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Corn Muffins are crispy and buttery outside and soft and fluffy inside. They are scrumptious all on their own or sliced open and spread with butter and honey.
Corn is a simple vegetable that is a favorite in our house and one that I love working with because of its versatility. Be sure to check out these Corn Fritters, Easy Creamy Corn Casserole, and Corn Chowder.
Best Homemade Corn Muffin Recipe
Corn muffins are so delicious that they have the distinction of having been given the official designation of the "state muffin" of Massachusetts back in 1986. It's that popular in New England homes! I've been sharing some of the most popular foods from each state, one state at a time, in my American Eats series, and corn muffins made the cut for Massachusetts.
I know lots of folks turn to a box of Jiffy corn muffin mix, but when it's so easy to make these from scratch, I figure why not? I always have the ingredients on hand and it honestly takes hardly any extra effort to make homemade corn muffins than the boxed variety.
Corn muffins are great with baked beans, any kind of barbecue, chili, and other hearty, comforting dishes. They also freeze great so you can make a batch and store extras to have on hand for quick breakfasts or snacks or anytime you are throwing dinner together and want to round out the meal.
- Flour: Regular all-purpose flour will do the job here of lightening the cornbread muffins so they are not overly gritty from too much cornmeal.
- Cornmeal: I like yellow cornmeal for corn muffins because it's corn-ier (just making terms up as I go here) and less cakey than white cornmeal, but either would work.
- Sugar: I like my corn muffins lightly sweetened and granulated sugar does the trick.
- Honey: Again, for sweetness but also because it adds a hint of honey flavor to corn muffins that I just love!
- Eggs: These are for binding so the corn muffins aren't too crumbly.
- Butter and oil: Best of both worlds here where the oil helps the muffins stay moist and the butter gives flavor.
- Baking powder and salt: For lift so the muffins puff up and rise and for taste so they aren't bland.
- Milk: I find that whole milk works best in baking, but you could use one with less fat content. You could even use buttermilk for a tangier flavor.
How to Make Corn Muffins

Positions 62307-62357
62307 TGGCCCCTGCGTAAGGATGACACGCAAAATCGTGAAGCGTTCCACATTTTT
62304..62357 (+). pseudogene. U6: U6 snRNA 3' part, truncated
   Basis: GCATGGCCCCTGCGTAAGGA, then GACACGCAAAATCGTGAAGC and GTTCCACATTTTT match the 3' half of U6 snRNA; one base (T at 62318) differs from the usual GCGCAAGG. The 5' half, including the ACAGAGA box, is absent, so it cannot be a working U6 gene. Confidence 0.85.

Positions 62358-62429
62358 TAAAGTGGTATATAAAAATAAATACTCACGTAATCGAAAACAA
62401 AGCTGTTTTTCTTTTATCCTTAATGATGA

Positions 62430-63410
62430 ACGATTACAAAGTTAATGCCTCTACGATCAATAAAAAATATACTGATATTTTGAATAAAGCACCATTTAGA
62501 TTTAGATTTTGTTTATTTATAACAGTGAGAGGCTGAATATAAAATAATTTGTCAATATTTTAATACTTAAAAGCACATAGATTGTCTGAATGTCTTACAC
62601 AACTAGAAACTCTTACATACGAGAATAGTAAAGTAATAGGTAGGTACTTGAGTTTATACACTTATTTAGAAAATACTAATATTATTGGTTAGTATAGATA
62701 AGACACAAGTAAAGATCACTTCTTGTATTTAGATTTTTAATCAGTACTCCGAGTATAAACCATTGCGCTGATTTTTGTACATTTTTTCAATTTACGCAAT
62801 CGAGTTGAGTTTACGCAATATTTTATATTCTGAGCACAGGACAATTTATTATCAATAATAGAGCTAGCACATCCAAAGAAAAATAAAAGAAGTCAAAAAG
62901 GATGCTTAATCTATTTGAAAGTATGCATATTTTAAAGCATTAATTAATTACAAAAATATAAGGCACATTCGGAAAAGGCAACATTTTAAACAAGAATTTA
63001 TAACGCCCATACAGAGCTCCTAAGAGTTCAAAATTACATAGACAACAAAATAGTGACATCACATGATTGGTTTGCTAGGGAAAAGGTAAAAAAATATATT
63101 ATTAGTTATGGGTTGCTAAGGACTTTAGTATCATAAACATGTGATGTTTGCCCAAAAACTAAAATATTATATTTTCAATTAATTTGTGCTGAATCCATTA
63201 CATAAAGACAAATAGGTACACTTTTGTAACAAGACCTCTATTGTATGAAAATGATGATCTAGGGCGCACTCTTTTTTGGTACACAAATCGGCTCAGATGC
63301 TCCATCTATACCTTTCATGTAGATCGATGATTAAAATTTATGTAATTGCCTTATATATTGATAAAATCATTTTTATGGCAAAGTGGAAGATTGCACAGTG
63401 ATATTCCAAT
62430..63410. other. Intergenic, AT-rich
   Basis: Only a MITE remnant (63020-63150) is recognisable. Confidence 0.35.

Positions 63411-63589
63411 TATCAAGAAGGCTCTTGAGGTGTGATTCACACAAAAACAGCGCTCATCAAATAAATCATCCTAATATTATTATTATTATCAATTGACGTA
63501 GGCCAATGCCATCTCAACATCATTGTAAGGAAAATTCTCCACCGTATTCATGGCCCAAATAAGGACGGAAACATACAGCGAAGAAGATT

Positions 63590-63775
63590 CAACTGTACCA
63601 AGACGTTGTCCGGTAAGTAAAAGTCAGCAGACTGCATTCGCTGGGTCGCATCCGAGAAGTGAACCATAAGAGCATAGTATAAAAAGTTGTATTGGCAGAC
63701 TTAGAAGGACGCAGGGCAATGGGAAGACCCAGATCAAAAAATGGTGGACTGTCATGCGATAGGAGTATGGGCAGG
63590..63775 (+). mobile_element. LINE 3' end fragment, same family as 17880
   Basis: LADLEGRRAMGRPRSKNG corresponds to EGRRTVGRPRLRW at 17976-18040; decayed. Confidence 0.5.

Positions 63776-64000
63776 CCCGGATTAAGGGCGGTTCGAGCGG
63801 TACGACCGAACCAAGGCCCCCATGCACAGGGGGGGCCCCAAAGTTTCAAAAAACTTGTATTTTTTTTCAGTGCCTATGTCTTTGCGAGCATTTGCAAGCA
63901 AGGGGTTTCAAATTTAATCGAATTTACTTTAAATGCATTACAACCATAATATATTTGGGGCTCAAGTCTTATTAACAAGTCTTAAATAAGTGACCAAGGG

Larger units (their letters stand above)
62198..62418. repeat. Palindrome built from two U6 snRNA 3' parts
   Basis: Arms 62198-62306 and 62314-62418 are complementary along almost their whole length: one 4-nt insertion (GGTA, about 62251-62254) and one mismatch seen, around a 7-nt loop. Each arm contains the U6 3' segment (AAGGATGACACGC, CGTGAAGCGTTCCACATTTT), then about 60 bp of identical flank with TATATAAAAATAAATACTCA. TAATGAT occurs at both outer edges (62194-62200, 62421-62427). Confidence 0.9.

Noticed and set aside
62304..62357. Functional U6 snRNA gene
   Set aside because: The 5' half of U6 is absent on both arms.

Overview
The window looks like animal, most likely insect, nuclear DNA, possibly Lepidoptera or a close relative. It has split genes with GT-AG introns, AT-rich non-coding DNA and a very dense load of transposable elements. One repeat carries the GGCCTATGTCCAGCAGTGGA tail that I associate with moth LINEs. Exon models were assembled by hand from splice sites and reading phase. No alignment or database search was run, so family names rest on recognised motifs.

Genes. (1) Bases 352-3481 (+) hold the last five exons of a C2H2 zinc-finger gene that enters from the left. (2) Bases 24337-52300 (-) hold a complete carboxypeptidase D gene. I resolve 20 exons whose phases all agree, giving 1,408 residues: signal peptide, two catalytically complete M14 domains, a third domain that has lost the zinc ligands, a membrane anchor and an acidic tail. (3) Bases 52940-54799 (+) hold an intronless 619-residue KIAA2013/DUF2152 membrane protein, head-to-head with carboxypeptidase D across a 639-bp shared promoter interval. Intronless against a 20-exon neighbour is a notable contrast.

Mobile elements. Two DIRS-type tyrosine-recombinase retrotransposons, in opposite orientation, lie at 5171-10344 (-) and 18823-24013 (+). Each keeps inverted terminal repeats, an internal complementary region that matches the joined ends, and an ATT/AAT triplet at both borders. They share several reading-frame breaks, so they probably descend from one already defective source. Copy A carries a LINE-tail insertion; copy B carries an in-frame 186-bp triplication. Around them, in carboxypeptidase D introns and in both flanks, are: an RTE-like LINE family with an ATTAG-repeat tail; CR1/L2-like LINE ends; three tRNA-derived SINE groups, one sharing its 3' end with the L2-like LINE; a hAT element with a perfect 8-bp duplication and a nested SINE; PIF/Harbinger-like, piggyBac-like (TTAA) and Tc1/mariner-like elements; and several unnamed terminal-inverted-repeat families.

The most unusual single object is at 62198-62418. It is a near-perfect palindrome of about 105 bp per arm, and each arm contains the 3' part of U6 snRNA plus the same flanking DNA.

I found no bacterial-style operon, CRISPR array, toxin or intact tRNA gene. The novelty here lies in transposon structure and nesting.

- Whisk dry ingredients: Start by whisking flour, cornmeal, sugar, baking powder, and salt. This helps evenly disperse the ingredients so you don't make the mistake of overmixing the muffins later when you add in the liquid ingredients.
- Add wet ingredients: In another bowl, beat the eggs, milk, butter, oil, and honey together. Pour these into the bowl with the dry ingredients and stir everything together just until combined. All of this can be one by hand!
- Prep your muffin pan with baking spray. I don't like using paper liners with corn muffins because the crispy texture of the edges is one of my favorite parts, but you could use them if you don't care about that. Fill each cup about ¾ full.
- Bake: Bake for 12-15 minutes at 425 degrees F until the muffins are golden brown and domed on top. You can test them for doneness by inserting a tooth pick into the muffins to make sure the insides come out clean, but be careful not to overbake or the muffins will turn out dry.
I typically think of corn muffins as a bit sweeter than cornbread. The other main difference is the texture since you have more surface area in contact with the pan on corn muffins for crispier edges, rather than the softer texture of cornbread which is baked and sliced.
Usually the reason for this is overbaking. Cornmeal also has a grittier texture than flour, which might trick the mind into thinking the muffins are dry in comparison to other baked goods.
- Don't overmix the batter. Like most muffins, you get a better texture when you just barely mix the wet ingredients into the dry ingredients. It's why I recommend stirring them by hand because there is less risk of overmixing.
- High bake temp. The reason for the high temperature is to make the muffins cook quickly on the outside so they puff up and dome beautifully before the inside cooks as much. This gives muffins their signature shape, but also helps keep them moist inside.
- Serve these for breakfast, lunch, or dinner. We enjoy these most often as a side with a savory meal like chili or enchiladas (trust me, any kind of cornbread tastes so good with enchiladas!), but my kids love them for breakfast as well and they are great for packing in lunches.
More Dinner Breads
- Copycat Texas Roadhouse Rolls
- Sweet Molasses Brown Bread
- Soft Garlic Parmesan Homemade Breadsticks
- Moist Cottage Cheese Cornbread
- Parker House Rolls Recipe
- Easy Drop Biscuits
- 1 cup all-purpose flour
- 1 cup yellow cornmeal
- ⅓ cup granulated sugar
- 1 Tablespoon baking powder
- ½ teaspoon salt
- 2 eggs beaten
- 1 cup whole milk
- ¼ cup salted butter melted
- 2 Tablespoons vegetable oil
- 2 Tablespoons honey
- Preheat oven to 425 degrees F. Spray a 12-cup muffin tin with baking spray or line with paper liners.
- Whisk the flour, cornmeal, sugar, baking powder, and salt together in a large bowl.
- Add the beaten eggs, milk, melted butter, oil, and honey. Stir until combined.
- Divide the batter evenly between the muffin cups, filling them each about ¾ full.
- Bake for 12-15 minutes until golden brown and a toothpick inserted into the center of a muffin comes out clean.
- Storage: Muffins will keep in an airtight container on the counter for 3 days.
- Freezing: These corn muffins freeze well for up to 2 months. Thaw on the counter or reheat in the microwave or oven before serving.